This peer reviewed article entitled “Surface and air: What impact does UV-C at the room level have on airborne and surface bacteria?” Was published in the Canadian Journal of Infection Control on August 18, 2017.
Author, Linda D. Lee, DrPH, MS, MBA, Executive Vice President and Chief Science Officer, VidaShield
Short-wave ultraviolet light (UV-C) is known to have the ability to render bacteria inert. Scientists theorized that using UV-C in a continuous fashion at room level would not only lower the amount of bacteria circulating in the air, but also lessen the amount of bacteria found on surfaces in the same space.
Field trials were set up at three hospitals (Texas, Nevada, and Massachusetts) where both the air and surfaces were tested for bacteria, VidaShield continuous UV-C products were installed at room level, and then the air and surfaces were tested again.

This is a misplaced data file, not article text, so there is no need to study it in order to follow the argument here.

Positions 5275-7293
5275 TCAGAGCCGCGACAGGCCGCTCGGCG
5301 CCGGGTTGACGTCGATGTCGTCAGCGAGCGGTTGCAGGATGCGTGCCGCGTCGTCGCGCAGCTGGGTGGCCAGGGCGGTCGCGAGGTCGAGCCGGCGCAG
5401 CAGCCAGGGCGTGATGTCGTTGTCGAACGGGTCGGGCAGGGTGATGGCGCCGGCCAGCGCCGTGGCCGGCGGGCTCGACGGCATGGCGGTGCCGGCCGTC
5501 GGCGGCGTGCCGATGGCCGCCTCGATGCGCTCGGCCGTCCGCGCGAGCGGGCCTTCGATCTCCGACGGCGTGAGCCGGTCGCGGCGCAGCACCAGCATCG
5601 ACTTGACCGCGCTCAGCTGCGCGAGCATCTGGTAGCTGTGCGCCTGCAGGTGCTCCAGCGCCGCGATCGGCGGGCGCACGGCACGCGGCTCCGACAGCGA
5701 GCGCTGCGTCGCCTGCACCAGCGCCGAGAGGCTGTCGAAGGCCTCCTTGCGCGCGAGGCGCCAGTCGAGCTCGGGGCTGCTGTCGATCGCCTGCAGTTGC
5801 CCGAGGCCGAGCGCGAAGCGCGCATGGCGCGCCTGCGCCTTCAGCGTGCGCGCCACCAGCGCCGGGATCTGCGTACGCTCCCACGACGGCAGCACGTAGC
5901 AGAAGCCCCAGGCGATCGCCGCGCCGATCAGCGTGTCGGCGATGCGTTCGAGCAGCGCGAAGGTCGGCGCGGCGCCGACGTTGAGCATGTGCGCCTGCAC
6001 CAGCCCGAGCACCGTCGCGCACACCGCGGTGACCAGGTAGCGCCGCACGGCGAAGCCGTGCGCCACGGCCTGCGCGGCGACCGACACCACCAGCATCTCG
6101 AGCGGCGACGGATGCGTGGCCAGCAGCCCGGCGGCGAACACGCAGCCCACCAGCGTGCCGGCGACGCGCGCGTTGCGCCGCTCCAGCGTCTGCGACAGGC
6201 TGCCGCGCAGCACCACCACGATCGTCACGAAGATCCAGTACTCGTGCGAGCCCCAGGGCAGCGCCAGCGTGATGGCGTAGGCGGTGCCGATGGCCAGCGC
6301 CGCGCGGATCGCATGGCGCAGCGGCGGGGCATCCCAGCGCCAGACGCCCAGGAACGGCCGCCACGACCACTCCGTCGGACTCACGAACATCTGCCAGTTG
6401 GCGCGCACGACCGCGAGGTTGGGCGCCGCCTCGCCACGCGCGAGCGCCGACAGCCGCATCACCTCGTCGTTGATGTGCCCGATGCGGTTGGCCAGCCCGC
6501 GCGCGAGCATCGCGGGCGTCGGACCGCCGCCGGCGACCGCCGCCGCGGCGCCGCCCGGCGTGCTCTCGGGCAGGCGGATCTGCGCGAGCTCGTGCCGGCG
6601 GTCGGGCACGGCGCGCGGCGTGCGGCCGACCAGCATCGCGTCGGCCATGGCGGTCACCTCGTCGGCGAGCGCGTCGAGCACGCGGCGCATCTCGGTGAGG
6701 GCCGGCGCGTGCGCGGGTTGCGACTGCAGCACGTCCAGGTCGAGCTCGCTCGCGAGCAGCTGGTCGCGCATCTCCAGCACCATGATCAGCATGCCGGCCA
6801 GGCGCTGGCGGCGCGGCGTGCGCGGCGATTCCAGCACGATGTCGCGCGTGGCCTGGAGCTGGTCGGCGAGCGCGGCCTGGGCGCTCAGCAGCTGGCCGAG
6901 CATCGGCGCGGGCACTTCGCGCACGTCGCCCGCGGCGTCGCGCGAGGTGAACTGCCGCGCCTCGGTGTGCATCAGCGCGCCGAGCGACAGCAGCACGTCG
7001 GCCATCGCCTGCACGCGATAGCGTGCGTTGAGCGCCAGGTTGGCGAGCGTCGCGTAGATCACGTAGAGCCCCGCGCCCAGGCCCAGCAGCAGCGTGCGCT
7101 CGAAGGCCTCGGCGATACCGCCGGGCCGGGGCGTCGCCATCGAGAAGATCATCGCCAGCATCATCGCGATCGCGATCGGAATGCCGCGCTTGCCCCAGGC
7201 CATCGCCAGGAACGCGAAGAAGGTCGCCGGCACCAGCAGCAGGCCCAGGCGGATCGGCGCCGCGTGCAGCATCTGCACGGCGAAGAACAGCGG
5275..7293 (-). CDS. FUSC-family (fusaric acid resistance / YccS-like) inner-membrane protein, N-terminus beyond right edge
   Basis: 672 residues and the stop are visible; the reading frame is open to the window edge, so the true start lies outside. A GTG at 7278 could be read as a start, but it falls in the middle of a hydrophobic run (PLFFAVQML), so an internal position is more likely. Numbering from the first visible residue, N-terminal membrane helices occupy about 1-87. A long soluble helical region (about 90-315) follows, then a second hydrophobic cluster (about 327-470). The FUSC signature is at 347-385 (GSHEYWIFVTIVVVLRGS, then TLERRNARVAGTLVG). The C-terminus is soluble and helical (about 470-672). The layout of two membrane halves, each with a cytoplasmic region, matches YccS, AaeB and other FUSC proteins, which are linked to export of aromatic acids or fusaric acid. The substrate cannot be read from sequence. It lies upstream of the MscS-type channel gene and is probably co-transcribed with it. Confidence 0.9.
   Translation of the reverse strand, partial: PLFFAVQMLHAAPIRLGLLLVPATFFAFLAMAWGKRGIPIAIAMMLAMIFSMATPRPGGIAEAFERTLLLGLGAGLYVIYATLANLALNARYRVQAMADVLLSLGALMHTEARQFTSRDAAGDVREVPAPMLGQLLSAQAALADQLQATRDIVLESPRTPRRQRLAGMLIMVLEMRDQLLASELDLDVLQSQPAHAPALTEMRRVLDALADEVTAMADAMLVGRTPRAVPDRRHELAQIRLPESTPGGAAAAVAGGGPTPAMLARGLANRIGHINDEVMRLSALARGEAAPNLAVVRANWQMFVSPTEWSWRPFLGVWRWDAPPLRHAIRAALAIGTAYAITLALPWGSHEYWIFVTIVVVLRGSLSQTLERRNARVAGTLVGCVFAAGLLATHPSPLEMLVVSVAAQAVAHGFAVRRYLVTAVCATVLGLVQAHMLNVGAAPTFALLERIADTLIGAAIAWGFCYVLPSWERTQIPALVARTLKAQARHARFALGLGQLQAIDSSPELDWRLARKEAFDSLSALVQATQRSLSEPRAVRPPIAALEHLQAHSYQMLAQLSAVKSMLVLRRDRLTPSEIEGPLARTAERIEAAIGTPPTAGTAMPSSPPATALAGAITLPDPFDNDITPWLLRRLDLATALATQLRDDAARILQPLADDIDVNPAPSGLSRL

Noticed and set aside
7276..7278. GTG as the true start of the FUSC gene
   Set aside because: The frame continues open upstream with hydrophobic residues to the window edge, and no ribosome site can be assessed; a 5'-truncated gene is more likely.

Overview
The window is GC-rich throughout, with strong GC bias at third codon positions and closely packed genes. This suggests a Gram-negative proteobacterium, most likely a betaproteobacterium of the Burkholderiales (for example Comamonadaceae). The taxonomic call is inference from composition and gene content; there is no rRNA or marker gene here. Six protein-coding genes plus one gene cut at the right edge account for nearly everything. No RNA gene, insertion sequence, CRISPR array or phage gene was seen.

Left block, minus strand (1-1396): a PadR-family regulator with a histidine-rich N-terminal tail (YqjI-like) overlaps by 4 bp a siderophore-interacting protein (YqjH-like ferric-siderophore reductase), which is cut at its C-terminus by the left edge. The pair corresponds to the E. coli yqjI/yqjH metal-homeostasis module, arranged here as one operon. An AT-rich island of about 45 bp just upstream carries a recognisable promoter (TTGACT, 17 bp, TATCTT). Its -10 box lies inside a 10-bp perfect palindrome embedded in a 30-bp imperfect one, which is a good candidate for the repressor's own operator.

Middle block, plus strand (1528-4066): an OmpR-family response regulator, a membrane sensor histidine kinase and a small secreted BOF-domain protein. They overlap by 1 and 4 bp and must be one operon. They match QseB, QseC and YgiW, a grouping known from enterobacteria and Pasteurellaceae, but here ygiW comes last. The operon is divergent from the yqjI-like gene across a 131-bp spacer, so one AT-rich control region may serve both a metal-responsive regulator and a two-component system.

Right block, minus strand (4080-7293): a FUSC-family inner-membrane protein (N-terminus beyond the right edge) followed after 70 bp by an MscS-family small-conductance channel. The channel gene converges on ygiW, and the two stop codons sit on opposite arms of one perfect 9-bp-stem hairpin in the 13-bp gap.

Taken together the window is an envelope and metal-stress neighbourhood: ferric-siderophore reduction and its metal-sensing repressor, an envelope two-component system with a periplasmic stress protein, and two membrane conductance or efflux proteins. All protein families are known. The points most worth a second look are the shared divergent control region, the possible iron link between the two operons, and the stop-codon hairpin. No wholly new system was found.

In all cases, airborne bacteria was reduced between 79 and 91% over pre-installation values. Most surfaces also showed reductions in bacteria from 48 to 69%, although one incident did show an increase of 288%.
The data indicates that using active air UV-C technology like VidaShield at room level reduces the bioburden in the air and on surfaces, including in occupied spaces. Hospitals should consider implementing active UV-C technology to improve air quality.